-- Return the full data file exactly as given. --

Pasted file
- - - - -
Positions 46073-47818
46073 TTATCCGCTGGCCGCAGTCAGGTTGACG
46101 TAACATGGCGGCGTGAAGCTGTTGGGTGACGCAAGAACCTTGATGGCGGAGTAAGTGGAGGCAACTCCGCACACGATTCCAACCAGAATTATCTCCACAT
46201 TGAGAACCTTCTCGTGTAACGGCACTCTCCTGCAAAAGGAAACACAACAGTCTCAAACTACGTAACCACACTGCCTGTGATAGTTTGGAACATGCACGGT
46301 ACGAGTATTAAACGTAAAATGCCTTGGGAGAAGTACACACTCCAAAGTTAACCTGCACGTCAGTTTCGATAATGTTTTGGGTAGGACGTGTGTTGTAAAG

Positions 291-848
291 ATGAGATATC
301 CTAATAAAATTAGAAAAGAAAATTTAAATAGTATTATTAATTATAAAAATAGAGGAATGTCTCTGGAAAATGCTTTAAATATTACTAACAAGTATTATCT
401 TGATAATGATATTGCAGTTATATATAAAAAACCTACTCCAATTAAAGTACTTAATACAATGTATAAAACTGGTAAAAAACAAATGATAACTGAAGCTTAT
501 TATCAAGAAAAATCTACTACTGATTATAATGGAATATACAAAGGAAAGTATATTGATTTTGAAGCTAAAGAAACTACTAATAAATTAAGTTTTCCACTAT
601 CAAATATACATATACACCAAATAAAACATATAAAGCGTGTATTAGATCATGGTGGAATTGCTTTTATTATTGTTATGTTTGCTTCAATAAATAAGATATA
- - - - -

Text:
Positions 46073-47818
46073 TTATCCGCTGGCCGCAGTCAGGTTGACG
46101 TAACATGGCGGCGTGAAGCTGTTGGGTGACGCAAGAACCTTGATGGCGGAGTAAGTGGAGGCAACTCCGCACACGATTCCAACCAGAATTATCTCCACAT
46201 TGAGAACCTTCTCGTGTAACGGCACTCTCCTGCAAAAGGAAACACAACAGTCTCAAACTACGTAACCACACTGCCTGTGATAGTTTGGAACATGCACGGT
46301 ACGAGTATTAAACGTAAAATGCCTTGGGAGAAGTACACACTCCAAAGTTAACCTGCACGTCAGTTTCGATAATGTTTTGGGTAGGACGTGTGTTGTAAAG

Positions 291-848
291 ATGAGATATC
301 CTAATAAAATTAGAAAAGAAAATTTAAATAGTATTATTAATTATAAAAATAGAGGAATGTCTCTGGAAAATGCTTTAAATATTACTAACAAGTATTATCT
401 TGATAATGATATTGCAGTTATATATAAAAAACCTACTCCAATTAAAGTACTTAATACAATGTATAAAACTGGTAAAAAACAAATGATAACTGAAGCTTAT
501 TATCAAGAAAAATCTACTACTGATTATAATGGAATATACAAAGGAAAGTATATTGATTTTGAAGCTAAAGAAACTACTAATAAATTAAGTTTTCCACTAT
601 CAAATATACATATACACCAAATAAAACATATAAAGCGTGTATTAGATCATGGTGGAATTGCTTTTATTATTGTTATGTTTGCTTCAATAAATAAGATATA